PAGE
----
I work with many organisations – companies, associations, voluntary groups which are internationally diverse, and all have cultural challenges when communicating. I run some of them.
These days it’s so easy to offend, for example religious groups, women’s groups, LGBTetc groups, old-age groups, snowflakes and white supremacists. So, if you are running communications between members of a group, do you also have to police it?
Aspirant Middle Classes
Of course it depends who are in your groups. Personally, to quote Groucho Marx, I wouldn’t belong to any group that would have me. In reality, I wouldn’t belong to any groups where the members are easily offended. Being easily offended is the prerogative of the aspirant middle classes and the uneducated. Maybe because I am much older, I find it difficult to be shocked or offended about anything and it’s a good place to be. But what about the others? My personal advice would be to take them on an educational journey where they too are not shocked or offended by anything.
Loosening and tightening conventions
Societal conventions had been loosening for a long time and now they are tightening again along different lines. In western worlds, many topics which were never openly talked about now are commonplace – such as being agnostic, gay, and others are no longer tolerated such as racial prejudice. But it depends on who you are and the society you are in. And now you have repression in USA where you cannot show the statue of David, talk about drag queens etc and books are mistakenly being re-written so as not to offend.
Adherence to norms and conventions
In a multinational group is it reasonable to expect its members to behave according to the ‘social norms’ each currently lives in? NO it isn’t. In an international organisation, knowledge, tolerance and understanding of others’ social norms is essential, but adherence to them is not. Fear of offending would mean no conversation of substance, no humour and nothing meaningful.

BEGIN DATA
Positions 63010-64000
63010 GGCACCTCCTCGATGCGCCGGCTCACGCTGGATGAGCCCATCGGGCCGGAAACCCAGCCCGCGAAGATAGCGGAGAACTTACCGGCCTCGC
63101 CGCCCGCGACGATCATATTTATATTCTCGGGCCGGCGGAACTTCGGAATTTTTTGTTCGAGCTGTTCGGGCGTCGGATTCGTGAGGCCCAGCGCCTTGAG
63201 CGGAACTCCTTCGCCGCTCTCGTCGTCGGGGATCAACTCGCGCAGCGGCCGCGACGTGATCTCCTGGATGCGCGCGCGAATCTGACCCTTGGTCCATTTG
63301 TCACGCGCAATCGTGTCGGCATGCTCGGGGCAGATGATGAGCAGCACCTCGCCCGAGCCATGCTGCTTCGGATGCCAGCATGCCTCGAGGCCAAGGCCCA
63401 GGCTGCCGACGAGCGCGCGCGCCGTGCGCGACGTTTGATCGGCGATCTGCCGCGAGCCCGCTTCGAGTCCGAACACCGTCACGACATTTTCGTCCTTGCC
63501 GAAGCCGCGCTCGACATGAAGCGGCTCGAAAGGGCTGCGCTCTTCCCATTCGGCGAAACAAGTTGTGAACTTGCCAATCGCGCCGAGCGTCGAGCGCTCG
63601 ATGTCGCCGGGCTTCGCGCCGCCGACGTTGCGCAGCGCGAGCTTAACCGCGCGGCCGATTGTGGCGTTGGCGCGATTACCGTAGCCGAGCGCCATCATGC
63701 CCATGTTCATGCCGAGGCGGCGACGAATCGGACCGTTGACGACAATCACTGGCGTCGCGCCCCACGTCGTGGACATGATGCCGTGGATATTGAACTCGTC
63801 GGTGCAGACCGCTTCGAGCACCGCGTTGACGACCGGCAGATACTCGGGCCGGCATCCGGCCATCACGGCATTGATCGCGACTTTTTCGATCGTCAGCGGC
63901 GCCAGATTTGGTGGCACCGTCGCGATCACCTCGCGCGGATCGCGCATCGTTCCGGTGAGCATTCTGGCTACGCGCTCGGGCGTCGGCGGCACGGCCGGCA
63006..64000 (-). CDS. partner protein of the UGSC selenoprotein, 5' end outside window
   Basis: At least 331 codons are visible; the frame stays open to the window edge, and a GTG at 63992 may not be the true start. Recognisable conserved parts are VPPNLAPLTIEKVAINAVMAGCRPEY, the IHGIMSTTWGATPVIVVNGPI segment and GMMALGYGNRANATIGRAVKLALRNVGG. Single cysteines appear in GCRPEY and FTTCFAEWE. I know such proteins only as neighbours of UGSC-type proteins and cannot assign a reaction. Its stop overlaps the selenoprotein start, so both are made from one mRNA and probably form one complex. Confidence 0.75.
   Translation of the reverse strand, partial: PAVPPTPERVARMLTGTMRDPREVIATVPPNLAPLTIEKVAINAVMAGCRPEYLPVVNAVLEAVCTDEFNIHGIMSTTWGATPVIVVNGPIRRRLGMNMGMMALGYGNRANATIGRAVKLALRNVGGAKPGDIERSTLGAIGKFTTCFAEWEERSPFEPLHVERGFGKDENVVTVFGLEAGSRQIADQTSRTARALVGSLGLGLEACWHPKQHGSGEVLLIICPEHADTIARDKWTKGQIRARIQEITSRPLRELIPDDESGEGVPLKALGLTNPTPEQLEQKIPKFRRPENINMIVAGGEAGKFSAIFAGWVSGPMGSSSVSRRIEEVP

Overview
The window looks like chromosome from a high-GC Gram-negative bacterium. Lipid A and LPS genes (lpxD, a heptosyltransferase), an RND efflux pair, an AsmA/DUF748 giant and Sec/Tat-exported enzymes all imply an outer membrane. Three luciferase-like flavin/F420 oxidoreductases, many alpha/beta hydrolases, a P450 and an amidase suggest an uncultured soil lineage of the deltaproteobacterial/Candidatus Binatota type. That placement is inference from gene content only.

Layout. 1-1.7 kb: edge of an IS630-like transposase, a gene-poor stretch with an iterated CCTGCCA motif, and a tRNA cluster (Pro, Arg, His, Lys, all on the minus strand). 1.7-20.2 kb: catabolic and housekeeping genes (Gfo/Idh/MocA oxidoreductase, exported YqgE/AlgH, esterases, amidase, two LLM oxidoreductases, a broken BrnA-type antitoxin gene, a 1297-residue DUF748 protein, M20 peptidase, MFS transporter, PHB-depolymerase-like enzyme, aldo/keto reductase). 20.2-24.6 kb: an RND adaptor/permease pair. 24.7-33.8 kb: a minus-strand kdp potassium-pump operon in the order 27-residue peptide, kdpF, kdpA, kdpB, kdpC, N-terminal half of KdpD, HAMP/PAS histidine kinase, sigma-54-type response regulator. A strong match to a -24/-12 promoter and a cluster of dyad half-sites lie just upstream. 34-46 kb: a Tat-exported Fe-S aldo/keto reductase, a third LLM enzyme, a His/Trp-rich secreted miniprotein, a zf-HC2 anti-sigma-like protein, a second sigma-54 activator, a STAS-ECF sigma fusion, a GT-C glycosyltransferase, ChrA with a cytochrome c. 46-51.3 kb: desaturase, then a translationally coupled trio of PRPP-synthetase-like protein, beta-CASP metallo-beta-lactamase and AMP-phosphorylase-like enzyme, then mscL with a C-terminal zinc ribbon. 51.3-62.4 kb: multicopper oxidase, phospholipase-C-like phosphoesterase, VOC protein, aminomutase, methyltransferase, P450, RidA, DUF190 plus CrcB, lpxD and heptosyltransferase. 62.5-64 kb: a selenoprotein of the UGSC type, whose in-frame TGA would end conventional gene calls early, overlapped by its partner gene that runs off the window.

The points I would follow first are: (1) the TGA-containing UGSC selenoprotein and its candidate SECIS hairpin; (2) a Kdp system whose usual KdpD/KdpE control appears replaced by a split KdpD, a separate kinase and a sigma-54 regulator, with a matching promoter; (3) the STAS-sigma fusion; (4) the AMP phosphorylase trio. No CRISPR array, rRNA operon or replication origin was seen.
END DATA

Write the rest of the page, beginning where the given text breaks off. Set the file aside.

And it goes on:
Gin and Tonic
I have worked within the Middle East, particularly teaching Diversity, and it is a minefield when teaching meaningful content. However, preparing young Kuwaitis for a visit to London, they have to accept and respect that they will be in the presence of Alcohol. Equally it was years before I would drink Gin&Tonic in from of my Emirati client in Abu Dhabi. This was my paranoia not his.
The art of double-entendre
The use of ‘double-entendre’ (no English word for this), is endemic in British humour and language. I used it a lot when writing for Al Arabia News. It was a way of getting past the censors. Equally, at least in the UK, swearing used to be fairly common in business meetings and before that it wasn’t, especially in mixed sex groups.
Inclusivity and directness
Inclusivity will tell you not to stereotype on race, sex, age etc as most people do not fit the stereotypes. Directness in some cultures can shock, indirectness in other cultures can lead to lack in understanding.
You can chose to be offended
So, in the organisations I run and belong to, I contribute my British double-entendre humour, know about different religious and am open about my lifestyle which is not tolerated in some of the countries of my colleagues. I would police none of it, provided it had useful content. Keep the humour about being bald or fat or German coming- it’s a way of being educated about different cultures and a way to get to know each other. Its a gift to participants, giving them the chance to plagiarise humourous content to amuse their own followers. It’s up to others how they interpret, and if they chose to be offended, it’s their problem not mine.
Smart Coaching & Training works with 20 associates, in four continents speaking 12 languages and raised and working in a wide range of cultures. See our associates here
In conjunction with Professional Speakers Association (Spain) , SCT’s David Rigby will be present at the TEDx Marbella Spain event on June 9 focussing on Entrepreneurs